appropriate medication, failed to keep adequate records of treatment.
Failed to respond appropriately to the continued non-weight bearing of a
horse, including but not limiting to – referring or transporting to a surgical
facility, euthanasing, continuous daily monitoring.
Failed to keep adequate records of treatment, failure to provide to the
Board anaesthetic records relating to the surgical procedure, made
inappropriate choice of surgical procedure, inappropriately managed postoperative infection, concurrently administered a long acting corticoid steroid
and a non-steroidal anti-inflammatory drug.
Declined to provide records to the Board.
Penalty
$3000
$500
$1000
$500
$1000
Used an inappropriate technique to repair a fracture, failed to keep
adequate records of treatment.
$500
Inadequate diagnostic work-up, inappropriate management, inadequate
diagnostic follow-up.
$500
Recent findings by the VSB
2011
Negligence – failed to perform a post-operative x-ray of
an animal to establish cause of jaw fracture and extent of
fracture to enable an informed clincal decision on
treatment options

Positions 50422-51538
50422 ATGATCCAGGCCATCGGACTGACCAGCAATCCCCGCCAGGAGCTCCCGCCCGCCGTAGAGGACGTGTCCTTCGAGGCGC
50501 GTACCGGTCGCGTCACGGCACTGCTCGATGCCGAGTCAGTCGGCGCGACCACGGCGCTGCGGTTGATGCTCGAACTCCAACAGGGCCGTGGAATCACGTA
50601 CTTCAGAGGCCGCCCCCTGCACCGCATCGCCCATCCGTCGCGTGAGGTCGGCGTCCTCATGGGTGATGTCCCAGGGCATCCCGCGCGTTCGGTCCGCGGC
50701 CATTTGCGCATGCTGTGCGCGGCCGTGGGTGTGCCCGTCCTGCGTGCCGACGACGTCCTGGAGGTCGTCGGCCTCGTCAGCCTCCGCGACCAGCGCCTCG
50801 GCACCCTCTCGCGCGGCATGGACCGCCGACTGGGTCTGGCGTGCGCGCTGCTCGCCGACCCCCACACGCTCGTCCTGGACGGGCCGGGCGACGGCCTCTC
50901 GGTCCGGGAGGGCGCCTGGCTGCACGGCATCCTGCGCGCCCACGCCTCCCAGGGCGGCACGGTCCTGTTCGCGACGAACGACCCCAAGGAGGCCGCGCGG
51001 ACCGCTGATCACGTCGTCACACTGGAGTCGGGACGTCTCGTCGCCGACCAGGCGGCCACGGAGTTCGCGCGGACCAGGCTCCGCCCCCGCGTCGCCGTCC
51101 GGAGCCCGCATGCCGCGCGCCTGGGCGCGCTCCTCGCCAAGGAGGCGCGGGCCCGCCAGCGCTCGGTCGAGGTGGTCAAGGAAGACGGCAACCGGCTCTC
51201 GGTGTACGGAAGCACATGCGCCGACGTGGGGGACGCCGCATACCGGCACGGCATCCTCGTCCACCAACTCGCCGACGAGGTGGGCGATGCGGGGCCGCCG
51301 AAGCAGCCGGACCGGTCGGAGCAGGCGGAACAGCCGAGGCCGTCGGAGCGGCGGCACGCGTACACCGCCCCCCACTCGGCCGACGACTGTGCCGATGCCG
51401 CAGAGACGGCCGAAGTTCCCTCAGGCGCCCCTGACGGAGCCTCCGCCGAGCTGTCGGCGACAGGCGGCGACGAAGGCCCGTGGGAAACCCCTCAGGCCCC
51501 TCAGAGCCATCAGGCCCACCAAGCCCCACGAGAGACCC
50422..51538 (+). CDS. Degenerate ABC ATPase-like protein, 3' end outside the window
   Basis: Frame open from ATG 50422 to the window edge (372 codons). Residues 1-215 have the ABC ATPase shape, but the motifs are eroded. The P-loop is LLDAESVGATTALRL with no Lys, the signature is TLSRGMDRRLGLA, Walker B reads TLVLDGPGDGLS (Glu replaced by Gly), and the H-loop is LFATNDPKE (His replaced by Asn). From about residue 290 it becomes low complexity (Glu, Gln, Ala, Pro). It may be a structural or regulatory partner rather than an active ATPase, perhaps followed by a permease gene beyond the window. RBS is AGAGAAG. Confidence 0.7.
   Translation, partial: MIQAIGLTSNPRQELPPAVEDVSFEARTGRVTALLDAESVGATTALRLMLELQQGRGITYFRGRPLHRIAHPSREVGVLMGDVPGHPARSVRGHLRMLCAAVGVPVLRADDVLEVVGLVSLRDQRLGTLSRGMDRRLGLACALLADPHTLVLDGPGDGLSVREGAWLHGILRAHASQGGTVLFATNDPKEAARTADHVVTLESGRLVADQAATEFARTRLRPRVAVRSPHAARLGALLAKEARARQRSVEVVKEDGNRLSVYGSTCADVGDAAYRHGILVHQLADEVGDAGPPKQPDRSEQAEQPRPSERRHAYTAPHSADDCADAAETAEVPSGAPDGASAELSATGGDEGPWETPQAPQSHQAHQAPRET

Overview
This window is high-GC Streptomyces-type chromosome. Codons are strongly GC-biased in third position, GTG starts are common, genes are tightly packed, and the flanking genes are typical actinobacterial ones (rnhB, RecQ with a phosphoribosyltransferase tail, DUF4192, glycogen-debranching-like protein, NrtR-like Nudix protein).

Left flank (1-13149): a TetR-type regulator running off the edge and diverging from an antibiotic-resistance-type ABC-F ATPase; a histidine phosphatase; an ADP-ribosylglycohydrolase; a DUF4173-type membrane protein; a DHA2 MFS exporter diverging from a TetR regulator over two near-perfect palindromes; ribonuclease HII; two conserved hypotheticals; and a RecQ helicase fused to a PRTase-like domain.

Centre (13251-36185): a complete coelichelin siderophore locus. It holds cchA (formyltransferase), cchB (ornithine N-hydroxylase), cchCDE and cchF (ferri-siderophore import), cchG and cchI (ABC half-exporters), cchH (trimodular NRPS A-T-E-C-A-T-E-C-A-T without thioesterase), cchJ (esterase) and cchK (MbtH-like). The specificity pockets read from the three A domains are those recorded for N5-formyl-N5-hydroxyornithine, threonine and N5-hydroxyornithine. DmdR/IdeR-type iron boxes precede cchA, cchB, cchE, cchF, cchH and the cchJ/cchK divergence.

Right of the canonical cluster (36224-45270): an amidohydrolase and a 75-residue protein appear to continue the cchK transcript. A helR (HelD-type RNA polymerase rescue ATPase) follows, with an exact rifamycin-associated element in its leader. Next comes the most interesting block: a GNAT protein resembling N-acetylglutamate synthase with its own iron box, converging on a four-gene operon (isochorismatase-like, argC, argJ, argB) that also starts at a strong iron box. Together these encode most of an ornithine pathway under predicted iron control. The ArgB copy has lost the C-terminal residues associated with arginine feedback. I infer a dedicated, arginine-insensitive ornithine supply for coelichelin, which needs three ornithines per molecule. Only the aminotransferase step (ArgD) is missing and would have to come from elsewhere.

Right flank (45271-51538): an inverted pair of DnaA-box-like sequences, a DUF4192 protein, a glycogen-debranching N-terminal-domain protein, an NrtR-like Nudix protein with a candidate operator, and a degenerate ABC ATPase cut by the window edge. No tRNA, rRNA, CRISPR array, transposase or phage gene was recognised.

Reprimand
Negligence – failed to respond appropriately to a report of
diminished mobility in a dog
Left dog in a deteriorating stage of tick paralysis
unattended and unmoniotred for a prolonged period with
no clinical support after withdrawal of oxygen support
$500
Summary of complaints
No justification
insufficient
evidence,
insufficient cause to
proceed
Proceedings
heard by
Board
Charges
referred to Vet
Tribunal/QCAT
8
17(61%)
7
0
48
5
32 (67%)
8
1
34
24
30
22
4
1
0
0
24 (80%)
21 (87%)
27 (90%)
19 (86%)
5
2
2
2
1
0
1
1
Complaint
enquiries
conducted
Not
finalised
(to
Sept)
28
2011
2010
2009
2008
2007
Year
2012
Prima facie evidence
established
Veterinary Surgeons Act provides for
• Registration
• veterinarians qualified, fit and proper persons to practise
• Restriction to perform veterinary procedures
• Only veterinarians to receive fee or reward
• Standard of veterinary practices
• Complaints investigation
• Including disciplinary provisions of the Act
• Supply and use of prescription drugs
• (Health (Drugs and Poisons Regulation 1996)
• Regulation of animal welfare standards
• (Animal Care and Protection Act 2001)
• Consumer protection in the delivery of veterinary
services.
MEANING OF ‘VETERINARY SCIENCE’
“Veterinary science” means the science of veterinary surgery or veterinary
medicine. Includes the following:
a) diagnosing diseases in, and injuries to, animals, including, for
example, testing animals for diagnostic purposes;
b) giving advice based on diagnosis
c) medical or surgical treatment of animals;
d) performing surgical operations on animals;
e) administering anaesthetics to animals; and
f) signing or issuing certificates relating to the description, health,
diagnosis or treatment of animals.
•
However, ‘veterinary science’ does not include an act done for
animal husbandry or animal dentistry prescribed under a regulation
not to be veterinary science.
RESTRICTION OF VETERINARY PRACTICE
It is an offence for someone who is not a veterinary